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Ancient History? State and local governments lobby D.C. for money

by Eileen Norcross on September 28, 2009

in State Policy

The Los Angeles Times reports St. Helena, California spent $150,000 on a lobbyist (more than Philadelphia or St. Louis) to help direct more federal funds to the Napa Valley city. It isn’t an isolated case, or a new story.

The incentive to petition for  federal funds  has been in place for more than a century. And since this period, it has been argued and debated, that federal grants are a means around The 10th Amendment, imposing the policy priorities of the federal government on the states.

(Indeed, this is the basis for various sovreignty amendments, Minnesota Governor Tim Pawlenty’s rejection of the health care bill, and Texas Governor Rick Perry’s opposition to the stimulus.)

As Chris Edwards writes in Downsizing the Federal Government, “Federal granting began during the late 19th century, expanded during the early 20th cenutry, and exploded during the 1960s….today there are 800 state and local aid programs ranging from Medicaid ($225 billion) to Boating Safety Financial Assistance ($120 million).”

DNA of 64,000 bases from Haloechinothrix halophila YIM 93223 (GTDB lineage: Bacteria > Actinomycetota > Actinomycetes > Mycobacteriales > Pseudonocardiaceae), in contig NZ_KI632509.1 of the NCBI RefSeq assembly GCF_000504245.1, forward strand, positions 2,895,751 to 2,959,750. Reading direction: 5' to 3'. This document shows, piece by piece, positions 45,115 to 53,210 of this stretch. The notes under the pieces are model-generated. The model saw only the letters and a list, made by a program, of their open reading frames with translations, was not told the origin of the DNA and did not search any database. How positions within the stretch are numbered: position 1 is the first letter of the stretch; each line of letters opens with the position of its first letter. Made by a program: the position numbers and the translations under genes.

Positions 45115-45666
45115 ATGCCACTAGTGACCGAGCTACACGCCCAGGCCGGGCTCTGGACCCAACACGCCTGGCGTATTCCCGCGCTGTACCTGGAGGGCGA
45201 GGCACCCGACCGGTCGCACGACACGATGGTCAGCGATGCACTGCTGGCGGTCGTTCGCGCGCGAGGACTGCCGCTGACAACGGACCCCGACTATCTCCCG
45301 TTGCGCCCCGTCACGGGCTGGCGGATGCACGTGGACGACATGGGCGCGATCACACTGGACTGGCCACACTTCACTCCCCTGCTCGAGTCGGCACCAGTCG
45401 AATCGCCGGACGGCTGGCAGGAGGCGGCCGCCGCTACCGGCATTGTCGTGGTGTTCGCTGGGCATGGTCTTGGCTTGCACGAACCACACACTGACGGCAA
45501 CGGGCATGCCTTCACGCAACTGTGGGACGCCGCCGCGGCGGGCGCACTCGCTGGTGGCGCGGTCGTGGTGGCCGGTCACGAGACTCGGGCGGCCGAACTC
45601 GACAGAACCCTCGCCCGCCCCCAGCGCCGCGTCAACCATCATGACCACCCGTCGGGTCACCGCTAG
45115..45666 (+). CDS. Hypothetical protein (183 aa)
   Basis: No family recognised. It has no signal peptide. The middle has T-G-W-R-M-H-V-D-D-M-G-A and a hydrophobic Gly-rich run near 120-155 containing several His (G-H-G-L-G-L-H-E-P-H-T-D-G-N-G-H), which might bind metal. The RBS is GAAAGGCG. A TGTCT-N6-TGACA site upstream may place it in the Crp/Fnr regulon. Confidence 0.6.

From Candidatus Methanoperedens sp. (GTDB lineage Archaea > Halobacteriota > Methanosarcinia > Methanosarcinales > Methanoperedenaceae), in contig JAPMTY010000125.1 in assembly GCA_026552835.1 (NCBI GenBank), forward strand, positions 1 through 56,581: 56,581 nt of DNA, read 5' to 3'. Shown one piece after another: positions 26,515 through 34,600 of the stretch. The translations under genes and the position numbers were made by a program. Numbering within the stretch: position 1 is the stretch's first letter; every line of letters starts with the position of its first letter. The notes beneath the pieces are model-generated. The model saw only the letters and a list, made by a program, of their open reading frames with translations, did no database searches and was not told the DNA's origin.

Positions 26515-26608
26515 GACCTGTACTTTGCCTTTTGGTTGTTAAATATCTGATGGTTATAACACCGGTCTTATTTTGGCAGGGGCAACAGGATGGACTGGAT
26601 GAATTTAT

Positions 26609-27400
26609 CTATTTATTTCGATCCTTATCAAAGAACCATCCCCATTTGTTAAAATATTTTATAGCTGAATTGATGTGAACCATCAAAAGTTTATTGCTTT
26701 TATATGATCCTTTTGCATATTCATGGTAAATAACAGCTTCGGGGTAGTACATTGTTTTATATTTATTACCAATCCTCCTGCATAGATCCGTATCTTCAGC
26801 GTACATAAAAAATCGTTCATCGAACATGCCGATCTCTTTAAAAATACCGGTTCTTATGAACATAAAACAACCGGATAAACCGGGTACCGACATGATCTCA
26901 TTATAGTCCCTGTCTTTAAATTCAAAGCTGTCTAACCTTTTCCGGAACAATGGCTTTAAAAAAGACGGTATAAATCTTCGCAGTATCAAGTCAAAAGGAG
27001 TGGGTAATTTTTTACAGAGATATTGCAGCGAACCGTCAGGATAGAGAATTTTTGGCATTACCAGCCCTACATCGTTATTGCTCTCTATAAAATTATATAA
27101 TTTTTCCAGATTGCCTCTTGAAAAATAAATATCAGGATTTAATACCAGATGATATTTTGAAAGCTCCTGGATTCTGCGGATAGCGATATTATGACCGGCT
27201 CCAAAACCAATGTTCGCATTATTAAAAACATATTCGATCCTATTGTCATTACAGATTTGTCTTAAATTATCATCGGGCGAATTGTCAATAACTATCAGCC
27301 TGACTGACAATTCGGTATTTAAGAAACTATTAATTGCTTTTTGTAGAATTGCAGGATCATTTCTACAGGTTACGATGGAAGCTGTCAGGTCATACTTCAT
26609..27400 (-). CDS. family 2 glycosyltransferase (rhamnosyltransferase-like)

In addition to imposing federal policies, grants, as intergovernmental aid, stimulate more spending on the state and local levels. Federal grants may feel like free money, but they come with strings and impose costs on state and local budgets.

Over the decades, states and local governments have grown addicted. The current revenue crisis in the states has only enhanced the temptation to petition Washington for more to fill shortfalls and maintain larger governments.

Opensecrets.org, shows state and local governments spent $41 million through June on D.C. lobbying. The Commonwealth of Pennsylvania put $740,000 towards lobbying over the past decade. Boone, North Carolina dedicated $40,000 in the past three years. Even the District of Columbia’s Mayors Office spent $20,000 to lobby Capitol Hill.

How do politicians feel about their constituents hiring additional manpower to direct more federal funds to local coffers? Rep. Howard McKeon (R-Calif.), a former mayor of Santa Clarita, was at first offended when his city hired a Washington lobbyist, but found they could be helpful, “It’s kind of a team effort. I’m certainly not omnipotent.”

Before putting a lobbyist on their books, local governments might want to pause and consider the full price of spending money, to ask for money, that will lead  them to need even more money in the future.

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